I've always wanted to have a blog.
...but I felt like I couldn't start one until I had a good idea.
Or at least a "good enough" idea.
Sort of like buying a fancy, new journal and then being too afraid to put pen to paper, lest you muck up the first page. Or, worse yet, suddenly realizing that your brilliant musings [gasp!] are actually quite mundane. Or the sadness of starting out strong and filling a good dozen pages full of ideas and ramblings...in flowy, urgent script...only to give up or run out of time or ideas or ink. And then you're left with this mostly empty volume. Can you just start writing in that same book again? Even if it's months or years later? Even if you've since graduated or broken up or quit or...or...or. Do you have to go buy a new fancy, new journal? AUGH. So stressful.
And that's how I felt about blogging. I don't feel like my life is interesting enough to sustain a blog. Or even if it was, I'm not sure my Midwestern/Ronning roots would allow me to be egocentric enough to tell you all about it (though I'm sure some of you would dispute my feigned humility here). I feel like Facebook status updates are my ideal medium. Pithy. Fleeting. Just enough room for short bursts of wit. But an entire blog? Gah. That's a lot of pressure.
Until it hit me. What I really, truly want to talk about...and bear with me while I get to the point...
So I try really, really, REALLY hard to be a positive person. I consider my earliest role model in this endeavor (familial relations aside) the wonderful, emotive, refulgent Anne of Green Gables, brought to life by L.M. Montgomery. In fact, as early as my middle school years, I remember turning Anne into a verb. As in, "I'm gonna Anne-of-Green-Gables mean-old Mr. So-and-So who teaches science" or "That crabby lady who comes in to the Next Door Cafe every morning? Well I've been Anne-of-Green-Gablesing her for months and now she's actually pretty sweet." This has been part of my M.O. for years.
Of course it's easier to sustain that when your greatest obstacles are 7th grade science or the 5:30 a.m. waitressing shift on Saturday mornings. It's no news to any of us that life gets harder as we get older. Sarcasm becomes cooler. Cynicism is a survival mechanism. And sometimes, let's face it, life just sucks more as it progresses. Or it has more opportunities to suck. Or something like that.
So I try to be positive. I try to look for the silver lining. Which doesn't mean I can't bitch and moan with the best of them. Which doesn't mean there aren't ideas and people that I can't or won't stomach. I mean I have to be sincere about my feelings, right? And if that means I'm crabby or displeased or stressed, so be it (I once had a boss tell me I had the worst non-verbals ever. "Try. Please just try not to look so pissed off" he said to me after a conduct hearing in the res halls where we'd listened to 3 stupid punks lie their asses off). I guess the point is that after a "reasonable" amount of time, it's time, as my dear mother says, to "Snap out of it." Just a side note about Mom and "Snap out of it"...Dad said it best when he summarized, "Your mother has always been great about helping you kids with your problems...and then telling you when you were over them." There was always a moratorium on crankiness, whining, self-pity in the Ronning household. And Mom had the timer. When it went off? You're done.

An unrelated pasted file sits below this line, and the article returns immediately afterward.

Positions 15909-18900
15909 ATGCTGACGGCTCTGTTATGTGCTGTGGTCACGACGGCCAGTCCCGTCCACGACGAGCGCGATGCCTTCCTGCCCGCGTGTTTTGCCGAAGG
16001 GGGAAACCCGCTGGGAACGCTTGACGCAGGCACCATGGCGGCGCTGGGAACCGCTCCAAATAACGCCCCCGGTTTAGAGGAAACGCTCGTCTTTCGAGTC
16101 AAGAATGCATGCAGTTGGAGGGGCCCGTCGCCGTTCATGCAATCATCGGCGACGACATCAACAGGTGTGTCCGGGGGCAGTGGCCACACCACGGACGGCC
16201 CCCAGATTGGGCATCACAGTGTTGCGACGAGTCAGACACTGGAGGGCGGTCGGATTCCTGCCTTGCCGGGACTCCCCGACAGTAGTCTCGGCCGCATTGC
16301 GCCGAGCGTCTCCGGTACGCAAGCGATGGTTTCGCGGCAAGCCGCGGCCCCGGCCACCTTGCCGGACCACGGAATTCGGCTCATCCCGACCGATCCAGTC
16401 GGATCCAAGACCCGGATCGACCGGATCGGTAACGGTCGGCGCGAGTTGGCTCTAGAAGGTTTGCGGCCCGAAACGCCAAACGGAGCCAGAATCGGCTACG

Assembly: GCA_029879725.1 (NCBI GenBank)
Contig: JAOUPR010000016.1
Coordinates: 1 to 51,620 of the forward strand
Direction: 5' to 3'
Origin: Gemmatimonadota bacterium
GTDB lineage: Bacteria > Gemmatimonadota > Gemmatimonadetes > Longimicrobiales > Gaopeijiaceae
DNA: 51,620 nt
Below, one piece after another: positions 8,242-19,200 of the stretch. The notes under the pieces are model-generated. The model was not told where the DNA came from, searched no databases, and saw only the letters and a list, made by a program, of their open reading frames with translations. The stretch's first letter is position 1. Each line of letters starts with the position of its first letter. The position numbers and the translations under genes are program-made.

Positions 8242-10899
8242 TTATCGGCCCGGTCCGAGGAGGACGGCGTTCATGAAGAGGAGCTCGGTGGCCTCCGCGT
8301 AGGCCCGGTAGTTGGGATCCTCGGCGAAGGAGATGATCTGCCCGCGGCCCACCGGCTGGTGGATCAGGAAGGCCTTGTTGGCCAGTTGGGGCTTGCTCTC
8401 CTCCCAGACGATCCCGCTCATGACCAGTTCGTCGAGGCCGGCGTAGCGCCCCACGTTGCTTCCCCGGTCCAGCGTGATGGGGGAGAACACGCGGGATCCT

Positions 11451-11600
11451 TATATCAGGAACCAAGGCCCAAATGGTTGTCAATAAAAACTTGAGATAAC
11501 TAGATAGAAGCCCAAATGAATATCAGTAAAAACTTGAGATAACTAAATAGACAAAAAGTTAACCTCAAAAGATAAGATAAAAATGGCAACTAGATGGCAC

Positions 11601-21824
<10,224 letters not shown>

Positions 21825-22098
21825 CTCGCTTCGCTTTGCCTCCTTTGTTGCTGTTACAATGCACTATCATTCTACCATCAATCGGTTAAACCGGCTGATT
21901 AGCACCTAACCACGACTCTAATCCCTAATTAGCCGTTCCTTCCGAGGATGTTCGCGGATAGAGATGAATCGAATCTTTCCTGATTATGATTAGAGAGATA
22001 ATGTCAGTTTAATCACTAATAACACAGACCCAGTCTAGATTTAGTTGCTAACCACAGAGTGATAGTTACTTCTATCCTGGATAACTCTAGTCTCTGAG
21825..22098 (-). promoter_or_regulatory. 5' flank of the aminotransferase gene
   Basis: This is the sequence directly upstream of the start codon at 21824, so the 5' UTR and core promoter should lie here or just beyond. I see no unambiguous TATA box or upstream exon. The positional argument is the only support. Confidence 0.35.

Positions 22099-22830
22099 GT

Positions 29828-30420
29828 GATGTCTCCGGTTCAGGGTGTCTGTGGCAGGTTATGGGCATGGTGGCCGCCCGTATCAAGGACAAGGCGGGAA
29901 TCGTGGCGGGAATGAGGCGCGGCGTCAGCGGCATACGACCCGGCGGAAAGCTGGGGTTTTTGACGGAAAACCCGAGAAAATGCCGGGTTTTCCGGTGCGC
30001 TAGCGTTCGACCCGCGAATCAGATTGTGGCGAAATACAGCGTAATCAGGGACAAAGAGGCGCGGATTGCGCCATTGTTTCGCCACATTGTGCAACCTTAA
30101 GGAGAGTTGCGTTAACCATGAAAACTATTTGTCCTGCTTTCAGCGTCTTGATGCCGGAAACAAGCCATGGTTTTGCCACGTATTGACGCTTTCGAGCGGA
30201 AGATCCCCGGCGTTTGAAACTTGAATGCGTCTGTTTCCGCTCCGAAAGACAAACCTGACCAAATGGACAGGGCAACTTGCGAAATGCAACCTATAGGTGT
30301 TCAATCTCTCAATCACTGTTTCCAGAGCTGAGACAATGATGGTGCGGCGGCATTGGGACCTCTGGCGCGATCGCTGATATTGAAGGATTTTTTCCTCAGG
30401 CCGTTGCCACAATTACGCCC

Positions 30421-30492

Anyway, where was I? Oh. So I try to be positive. I try to focus on the positive. I try to celebrate the good in life...searching for and honoring little bits of happiness every single day. Making the choice to recognize all the literal and figurative beauty in our often-challenging lives. This is one of those traits or characteristics that I actually hope others notice about me. I don't know if I'm always successful at it, but I hope I am. I do try so hard...most days. :)
This idea of celebrating positive things helped me arrive at and articulate the mission of my blog. I wanted to blog about people and places and things that deserved recognition. I wanted to honor things that bring me joy. But I didn't want to do it in a rain-drops-on-roses-and-whiskers-on-kittens kind of way. This isn't a "best of" list...this isn't a "today I'm happy about blahdy, blahdy, blahdy" (though I think those are all wonderful lists to make or daily emails to exchange). This is trying to be something a little...I don't know...deeper? More substantial?
I wanted to blog about things that have struck a chord with me and why I believe they are so critical to my little world (or hopefully even OUR little world). I wanted to spend time thinking about how these things--be they huge and significant and amazing or teeny and tiny and local--contribute to the betterment of my life. And maybe even your life too.
The title of my blog "...and her glow has warmed the world..." comes from an Adlai Stevenson quote about Eleanor Roosevelt: "She would rather light candles than curse the darkness, and her glow has warmed the world." I do not, in any way, liken myself to Eleanor Roosevelt (and let's face it, the other Ronning daughter was named after her...not me). I do, however, think the idea of spreading joy and possibility, instead of yelling in (or about) the dark, is an admirable way to progress on life's journey.
I hope you'll join me on this journey...one that strives to honor various people and places and things that have, in my humble estimation, brought a little more light to our world.
2 hours ago